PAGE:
The Deloitte Center for Health Solutions released a very interesting report on “Health Care Consumerism” which looks at five “zones” of activity: traditional health services, self-directed care, alternative and non-conventional health services, financing, and information seeking.
I recommend checking out their report for a few reasons:
1) Many of their findings ring true to me. For example:
Myth: Consumers trust their doctor to make decisions for them.
Reality: The majority of consumers want to share decision-making with their doctor; only 20% are content to let their doctor control those decisions unilaterally.
Myth: Consumers are afraid to use the Internet for clinical transactions in health care, fearing loss of privacy and security.
Reality: Consumers are comfortable using the Internet to exchange clinical information with their doctor, especially if it results in better coordination of care and improved service. (They believe their doctors should make greater use of the Internet to provide access to medical records, test results and other types of information.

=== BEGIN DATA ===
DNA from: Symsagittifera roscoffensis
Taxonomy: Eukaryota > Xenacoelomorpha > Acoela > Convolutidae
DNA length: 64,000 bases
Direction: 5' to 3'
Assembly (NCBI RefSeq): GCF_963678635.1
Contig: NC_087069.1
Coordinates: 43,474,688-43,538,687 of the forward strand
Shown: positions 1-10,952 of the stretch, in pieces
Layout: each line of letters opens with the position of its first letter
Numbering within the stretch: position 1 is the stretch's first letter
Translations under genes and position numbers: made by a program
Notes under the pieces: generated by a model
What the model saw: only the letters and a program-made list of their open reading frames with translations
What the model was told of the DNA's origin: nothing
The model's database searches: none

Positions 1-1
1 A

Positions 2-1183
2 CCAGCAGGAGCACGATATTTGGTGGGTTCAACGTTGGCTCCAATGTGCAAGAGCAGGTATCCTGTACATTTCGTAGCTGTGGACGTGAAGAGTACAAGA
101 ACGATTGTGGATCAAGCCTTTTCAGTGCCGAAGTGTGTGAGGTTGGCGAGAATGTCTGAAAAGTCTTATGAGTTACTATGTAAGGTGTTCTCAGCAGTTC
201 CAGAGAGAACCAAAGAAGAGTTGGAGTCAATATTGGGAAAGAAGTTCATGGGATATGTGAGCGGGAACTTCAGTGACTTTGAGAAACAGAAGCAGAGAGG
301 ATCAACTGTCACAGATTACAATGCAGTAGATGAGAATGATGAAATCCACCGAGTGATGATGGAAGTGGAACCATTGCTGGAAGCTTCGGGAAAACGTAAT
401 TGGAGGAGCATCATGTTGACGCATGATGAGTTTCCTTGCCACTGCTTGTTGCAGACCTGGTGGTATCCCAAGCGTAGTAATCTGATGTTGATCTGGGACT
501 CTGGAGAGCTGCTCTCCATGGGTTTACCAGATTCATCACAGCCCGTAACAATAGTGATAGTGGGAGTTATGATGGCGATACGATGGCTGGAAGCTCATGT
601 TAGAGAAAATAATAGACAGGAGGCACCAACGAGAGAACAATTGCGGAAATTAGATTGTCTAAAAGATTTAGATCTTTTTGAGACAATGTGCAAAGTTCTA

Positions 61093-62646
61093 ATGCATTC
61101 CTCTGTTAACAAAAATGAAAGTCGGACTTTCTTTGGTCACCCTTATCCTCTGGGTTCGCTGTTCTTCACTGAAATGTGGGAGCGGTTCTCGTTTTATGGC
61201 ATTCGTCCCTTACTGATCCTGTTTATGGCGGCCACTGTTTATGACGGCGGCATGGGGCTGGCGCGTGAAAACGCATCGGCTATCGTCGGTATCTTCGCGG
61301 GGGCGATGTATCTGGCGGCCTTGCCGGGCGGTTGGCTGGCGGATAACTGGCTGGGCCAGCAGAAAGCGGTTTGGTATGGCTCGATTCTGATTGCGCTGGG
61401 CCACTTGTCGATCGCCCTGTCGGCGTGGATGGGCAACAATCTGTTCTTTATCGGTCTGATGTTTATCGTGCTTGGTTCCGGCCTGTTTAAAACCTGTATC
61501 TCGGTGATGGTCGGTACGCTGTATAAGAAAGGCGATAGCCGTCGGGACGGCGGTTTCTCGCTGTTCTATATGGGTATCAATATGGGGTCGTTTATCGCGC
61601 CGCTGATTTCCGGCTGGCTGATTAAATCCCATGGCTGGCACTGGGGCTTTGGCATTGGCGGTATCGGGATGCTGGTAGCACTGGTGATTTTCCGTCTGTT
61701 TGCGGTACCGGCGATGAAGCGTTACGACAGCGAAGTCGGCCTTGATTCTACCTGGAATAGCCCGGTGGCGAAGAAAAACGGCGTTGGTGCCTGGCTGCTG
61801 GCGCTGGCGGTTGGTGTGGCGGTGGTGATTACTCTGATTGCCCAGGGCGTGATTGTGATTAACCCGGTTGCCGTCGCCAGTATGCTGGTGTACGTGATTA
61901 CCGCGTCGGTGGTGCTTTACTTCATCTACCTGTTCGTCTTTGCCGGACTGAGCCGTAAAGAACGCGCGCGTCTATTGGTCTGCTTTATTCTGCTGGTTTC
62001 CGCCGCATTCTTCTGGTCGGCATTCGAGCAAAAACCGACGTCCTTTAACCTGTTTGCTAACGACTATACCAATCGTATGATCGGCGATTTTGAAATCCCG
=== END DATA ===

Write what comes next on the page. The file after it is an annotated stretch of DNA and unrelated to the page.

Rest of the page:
2) Deloitte Consulting is a big player in this field and they are (or should be) tuned in to discussions about participatory medicine.
3) We should get used to seeing online surveys cited widely, despite their drawbacks.
I’m going to spend some time comparing their health consumer typology (24% of consumers are “Sick & Savvy” and 8% are “Online & Onboard”) with the Pew Internet Project’s communications technology typology. I wish they had a quiz so we could all identify where we fit!
Comments are welcome at e-patients.net.